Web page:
Historical Portraits Picture Archive

Portrait of Princess Caraboo of Javasu 1817c.

Thomas Barker of Bath 

Portrait of Princess Caraboo of Javasu, Thomas Barker of Bath
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Oil on canvas
19th Century
24 x 19 inches 60.1 x 48.2 cm
 
Literature:
Charles Neilson Gattey, The Strange Case of Princess Caraboo in The Saturday Book, No.31, 1971, pp.207-15 Francis Greenacre, Exhibition Catalogue, Francis Danby and Painting in Bristol 1810-40, 1973, p.112
Princess Caraboo of Javasu was probably the most notorious charlatan of Regency England. She was in reality Mary Willcocks, a cobbler's daughter from Devon who managed through the adoption of a combination of foreign tongues including Malay, Romany, Arabic and Doubledutch in 1817 to fool the citizens of both Bath and Bristol into believing that she was a Far-Eastern princess, who had been kidnapped by pirates but who had managed to escape to England.

Her attractive looks, pseudo-orientalism, perfect manners and ability to dance and fence won her considerable celebrity status and a large following of supporters. She was accepted into society by the Worralls of Knole Park, who accorded Caraboo a status befitting her apparent royal rank.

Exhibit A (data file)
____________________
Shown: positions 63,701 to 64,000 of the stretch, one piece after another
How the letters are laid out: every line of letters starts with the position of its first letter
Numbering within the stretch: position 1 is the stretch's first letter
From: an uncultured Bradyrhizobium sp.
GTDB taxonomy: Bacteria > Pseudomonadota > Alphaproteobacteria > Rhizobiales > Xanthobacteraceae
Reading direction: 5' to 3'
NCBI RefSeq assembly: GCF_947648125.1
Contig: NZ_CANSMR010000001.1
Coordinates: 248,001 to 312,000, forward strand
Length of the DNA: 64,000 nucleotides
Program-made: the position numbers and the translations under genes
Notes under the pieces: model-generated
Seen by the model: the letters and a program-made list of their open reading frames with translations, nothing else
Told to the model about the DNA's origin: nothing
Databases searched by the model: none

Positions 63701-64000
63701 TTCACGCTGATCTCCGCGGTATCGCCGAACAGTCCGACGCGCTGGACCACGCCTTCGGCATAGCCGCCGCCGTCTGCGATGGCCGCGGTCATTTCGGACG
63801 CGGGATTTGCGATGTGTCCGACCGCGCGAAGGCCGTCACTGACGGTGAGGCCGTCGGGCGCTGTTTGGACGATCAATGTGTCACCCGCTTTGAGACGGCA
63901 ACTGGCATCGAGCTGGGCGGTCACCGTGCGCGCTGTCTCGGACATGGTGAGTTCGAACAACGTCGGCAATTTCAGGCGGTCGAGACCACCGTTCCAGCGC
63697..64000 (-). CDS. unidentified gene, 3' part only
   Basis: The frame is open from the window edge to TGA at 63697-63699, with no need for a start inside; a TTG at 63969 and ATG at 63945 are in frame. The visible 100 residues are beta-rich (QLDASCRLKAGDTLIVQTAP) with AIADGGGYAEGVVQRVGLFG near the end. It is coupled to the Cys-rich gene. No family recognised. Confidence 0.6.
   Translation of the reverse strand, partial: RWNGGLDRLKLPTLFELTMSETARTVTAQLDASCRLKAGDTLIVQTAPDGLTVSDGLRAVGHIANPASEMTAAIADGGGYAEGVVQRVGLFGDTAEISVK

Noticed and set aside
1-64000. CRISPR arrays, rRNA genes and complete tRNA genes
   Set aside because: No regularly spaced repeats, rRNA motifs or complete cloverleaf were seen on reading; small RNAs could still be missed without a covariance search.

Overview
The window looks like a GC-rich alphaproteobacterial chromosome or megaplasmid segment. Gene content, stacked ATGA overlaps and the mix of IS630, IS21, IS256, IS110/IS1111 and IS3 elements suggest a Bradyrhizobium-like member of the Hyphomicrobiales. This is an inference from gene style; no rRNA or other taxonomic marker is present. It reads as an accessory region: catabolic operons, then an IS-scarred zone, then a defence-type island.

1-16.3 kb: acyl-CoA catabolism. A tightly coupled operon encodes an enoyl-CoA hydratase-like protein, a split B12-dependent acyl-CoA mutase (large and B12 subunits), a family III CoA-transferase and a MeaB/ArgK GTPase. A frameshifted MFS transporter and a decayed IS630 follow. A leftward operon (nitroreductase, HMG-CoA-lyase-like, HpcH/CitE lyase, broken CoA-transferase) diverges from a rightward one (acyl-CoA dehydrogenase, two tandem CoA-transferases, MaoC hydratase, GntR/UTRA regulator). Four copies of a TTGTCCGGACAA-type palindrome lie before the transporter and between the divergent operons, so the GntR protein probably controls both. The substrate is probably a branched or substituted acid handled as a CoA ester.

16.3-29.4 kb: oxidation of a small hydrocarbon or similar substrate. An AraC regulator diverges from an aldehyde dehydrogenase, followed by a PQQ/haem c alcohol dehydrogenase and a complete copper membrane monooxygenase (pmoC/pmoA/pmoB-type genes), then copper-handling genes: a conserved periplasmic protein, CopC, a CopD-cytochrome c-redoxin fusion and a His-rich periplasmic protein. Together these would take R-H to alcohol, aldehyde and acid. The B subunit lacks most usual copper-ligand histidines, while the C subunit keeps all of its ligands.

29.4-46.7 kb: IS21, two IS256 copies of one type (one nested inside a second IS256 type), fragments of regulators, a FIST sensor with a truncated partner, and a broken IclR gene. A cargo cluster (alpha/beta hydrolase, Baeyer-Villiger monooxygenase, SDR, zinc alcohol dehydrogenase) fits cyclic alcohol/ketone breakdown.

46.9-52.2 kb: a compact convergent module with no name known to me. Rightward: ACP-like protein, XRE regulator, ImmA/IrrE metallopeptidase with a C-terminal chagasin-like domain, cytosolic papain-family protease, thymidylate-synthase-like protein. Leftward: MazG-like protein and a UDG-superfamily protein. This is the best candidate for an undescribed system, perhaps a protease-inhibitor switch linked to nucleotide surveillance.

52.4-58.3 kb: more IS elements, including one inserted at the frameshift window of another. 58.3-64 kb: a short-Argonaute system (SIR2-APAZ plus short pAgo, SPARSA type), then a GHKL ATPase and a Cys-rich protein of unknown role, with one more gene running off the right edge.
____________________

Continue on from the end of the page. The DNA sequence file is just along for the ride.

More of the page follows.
Among her idiosyncratic habits which served to reinforce the plausibility of her story were the ability to cook a spicy Indian curry, the worship of the god Allah Tallah in a temple she created in a tree and a passion for wandering around the park with a bow and arrows periodically sounding a gong. She fasted regularly on Tuesdays when she would climb on top of the house where she would remain perched all day long.

She never once let her disguise slip and her deceit was only uncovered in the Pump Rooms at Bath by a Mrs Neal of Bristol, who recognised her as a servant girl who she had once employed. She was subsequently smuggled out to America with her fare paid for by one of her early admirers. She later returned to England where she briefly tried to resurrect her former popularity before she retired to the business of importing leeches.

This portrait of Princess Caraboo was painted at the height of her fame by the eminent local painter Thomas Barker of Bath in 1817. While primarily a landscape and genre painter, Barker did undertake selected portrait commissions almost exclusively of celebrated contemporary figures. This portrait is the primary version from which at least one copy was produced and this is in the Bristol City Art Gallery.
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